Big mistake.  Had I written “great discussion by @msuster”, a lot more people would have seen it. Why?   I’ll just quote the key chapter from Mark’s original tutorial:

This is important … If you send somebody a message and you START it with an @name then the only people who will see your message are people who follow you and people who follow the person you replied to.  Most people don’t seem to know this.  For example, if you follow me but not @deblanda an I send her a message starting with an @ then you won’t see it at all.  Anyone who follows both of us will see the message.  If you precede the message by anything, even a dash and a space like, “- @deblanda nice to see you” then everybody will see it.

When does this come into play?  Sometimes I’ll see people who want to make people aware of a blog posting.  They’ll say “@msuster provides great insight into VC valuation discussions – see” .  They might have 2,000 followers.  I have 1,200.  Only the small subset who follow both of us, say 100, will see the message.

So if you’re really responding to somebody and you don’t want all your followers to see it (but you don’t necessarily want to send a private message via DM or you can’t because they don’t follow you) then start with an @.  Otherwise make sure it has text in front of it.

(Cross-posted @ CloudAve )


How to Prune Twitter Spammers if Your Account is Compromised

I’ve just received one of those “Hey, I just added you to my Mafia family. You should accept my…” crap-spam-junk invitations on Twitter. Normally these come from accounts I don’t recognize, and I either ignore or block them.  But this time it came from a gray-haired, well-respected industry analysts – I just could not imagine him getting involved.  When I contacted him he told me he himself received 75 Mafia invitations – but the fact that I received it in his name suggests his account got compromised.

He had already changed his Twitter password, yet the hijackers kept on using his account.  That reminded me to share this: changing your password is no longer sufficient to regain control.  I don’t pretent to be a security expert (which we have a few over @ CloudAve), but since more and more Twitter apps are “doing the right thing” and use OAuth authentication, those connections stay valid even after a password change.  So here’s what you should do: go to and check out all the applications listed there.

You may be surprised… the stupid lil’ thing you had checked out and decided you did not like after 5 minutes still sits there, fully authorized.  So do yourself a favor, prune the list.  Whatever you don’t recognize, or no longer want, click “revoke access” – it’s that simple.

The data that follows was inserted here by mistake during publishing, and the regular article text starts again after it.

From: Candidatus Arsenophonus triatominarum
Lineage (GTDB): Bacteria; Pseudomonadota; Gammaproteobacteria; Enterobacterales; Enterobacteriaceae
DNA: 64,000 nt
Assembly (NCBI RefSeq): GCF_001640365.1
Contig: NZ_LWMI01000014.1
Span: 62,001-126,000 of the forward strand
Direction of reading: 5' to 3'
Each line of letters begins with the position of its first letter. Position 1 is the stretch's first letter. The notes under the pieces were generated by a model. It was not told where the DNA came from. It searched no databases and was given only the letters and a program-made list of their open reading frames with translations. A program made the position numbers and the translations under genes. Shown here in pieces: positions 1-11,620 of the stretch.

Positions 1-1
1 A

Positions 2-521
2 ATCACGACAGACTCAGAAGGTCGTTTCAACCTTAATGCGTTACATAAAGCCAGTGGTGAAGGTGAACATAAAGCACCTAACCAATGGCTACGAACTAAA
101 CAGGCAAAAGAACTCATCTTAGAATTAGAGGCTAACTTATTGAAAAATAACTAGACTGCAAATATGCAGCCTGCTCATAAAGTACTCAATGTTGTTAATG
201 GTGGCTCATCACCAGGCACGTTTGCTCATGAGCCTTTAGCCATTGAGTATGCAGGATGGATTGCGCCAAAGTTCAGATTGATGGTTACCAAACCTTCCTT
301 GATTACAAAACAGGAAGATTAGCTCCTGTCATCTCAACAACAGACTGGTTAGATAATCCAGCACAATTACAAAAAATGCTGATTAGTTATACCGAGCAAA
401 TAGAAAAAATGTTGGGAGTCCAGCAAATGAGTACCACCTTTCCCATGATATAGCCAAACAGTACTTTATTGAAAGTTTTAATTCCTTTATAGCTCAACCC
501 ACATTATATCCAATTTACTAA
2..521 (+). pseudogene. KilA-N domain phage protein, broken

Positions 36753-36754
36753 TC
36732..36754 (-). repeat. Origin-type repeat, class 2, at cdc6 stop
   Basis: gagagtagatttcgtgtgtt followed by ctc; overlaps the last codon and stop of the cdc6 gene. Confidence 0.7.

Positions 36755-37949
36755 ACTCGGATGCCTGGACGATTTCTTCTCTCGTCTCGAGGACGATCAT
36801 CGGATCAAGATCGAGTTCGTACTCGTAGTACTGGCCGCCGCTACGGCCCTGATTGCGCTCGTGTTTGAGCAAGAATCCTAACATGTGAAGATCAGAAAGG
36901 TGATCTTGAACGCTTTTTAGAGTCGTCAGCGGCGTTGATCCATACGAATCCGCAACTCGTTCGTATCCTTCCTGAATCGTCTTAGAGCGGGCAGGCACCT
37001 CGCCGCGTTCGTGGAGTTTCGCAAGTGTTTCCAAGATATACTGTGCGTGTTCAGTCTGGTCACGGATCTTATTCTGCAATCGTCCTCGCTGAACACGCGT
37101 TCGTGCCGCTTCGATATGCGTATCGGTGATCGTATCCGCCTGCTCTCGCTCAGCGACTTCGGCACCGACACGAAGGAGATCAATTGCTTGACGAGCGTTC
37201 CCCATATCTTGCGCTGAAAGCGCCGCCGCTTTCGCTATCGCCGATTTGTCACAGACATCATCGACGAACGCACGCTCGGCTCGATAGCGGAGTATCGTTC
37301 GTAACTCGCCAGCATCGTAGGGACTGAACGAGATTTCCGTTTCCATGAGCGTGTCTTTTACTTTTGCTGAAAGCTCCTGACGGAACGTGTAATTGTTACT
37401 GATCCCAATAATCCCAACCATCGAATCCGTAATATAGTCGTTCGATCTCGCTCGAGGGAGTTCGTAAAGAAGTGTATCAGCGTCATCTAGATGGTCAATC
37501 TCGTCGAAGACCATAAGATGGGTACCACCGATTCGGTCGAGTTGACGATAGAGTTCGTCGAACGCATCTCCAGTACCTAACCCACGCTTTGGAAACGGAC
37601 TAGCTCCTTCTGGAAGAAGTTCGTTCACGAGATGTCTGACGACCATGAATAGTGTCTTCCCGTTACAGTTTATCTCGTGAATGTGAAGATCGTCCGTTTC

(Note: The image above does not depict “bad guys”. it’s a screen shot of my account and I don’ have any – or so I hope.)

(Cross-posted @ CloudAve )


Twitter Valued at $1B? Peanuts! 37Signals Worth $100B!

37signals is now a $100 billion dollar company, according to a group of investors who have agreed to purchase 0.000000001% of the company in exchange for $1.

Founder Jason Fried informed his employees about the new deal at a recent company-wide meeting. The financing round was led by Yardstick Capital and Institutionalized Venture Partners.

In order to increase the value of the company, 37signals has decided to stop generating revenues. “When it comes to valuation, making money is a real obstacle. Our profitability has been a real drag on our valuation,” said Mr. Fried. “Once you have profits, it’s impossible to just make stuff up. That’s why we’re switching to a ‘freeconomics’ model. We’ll give away everything for free and let the market speculate about how much money we could make if we wanted to make money. That way, the sky’s the limit!”

Hilarious… but I’m not quoting the whole thing, this already stretches the limits of Fair Use, so go ahead and read the original.

Update:  I think $37B would have been more appropriate valuation, but I understand Jason does not want to leave small change on the table

(Cross-posted @ CloudAve )


Brits, the Masters of the Universe… the Facebook Universe

University of Salford

Image via Wikipedia

The University of Salford in Manchaster will offer a Masters degree in Social Media, focusing on Facebook and Twitter.

Salford claims to be the world’s first to offer a Masters course in social media, but they are not.  That title goes to Birmingham City University which announced their one-year course in Social Media in March. For a cool £4,400 ($7,200) you get a Master’s Degree of … well, let’s just say questionable value. 

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Business Planning on Twitter

As with all-things-Twitter, you should read this bottom-up:


And the text summary – again, read from bottom up:

  • amandagbeals @bencasnocha love the biz idea but dont leave out the gays!!! they wld be ur biggest clients!
  • zolierdos @bencasnocha On second thought, this business model is one of the oldest, although not limited to kissing 🙂
  • djnotfound @bencasnocha but… but can they get pregnant by kissing?
  • zolierdos @bencasnocha Haha, will it be bootstrapped or VC funded? 🙂
  • constantmotion @bencasnocha I have to ask, did a specific experience lead to this idea?
  • jeffnolan @bencasnocha you could rely on craigslist as your go-to-market strategy
  • msimonkey @bencasnocha Who decides whos the expert?
  • bencasnocha Business idea: create a kissing school where people pay to practice kissing "expert" instructor of opposite sex and get immediate feedback.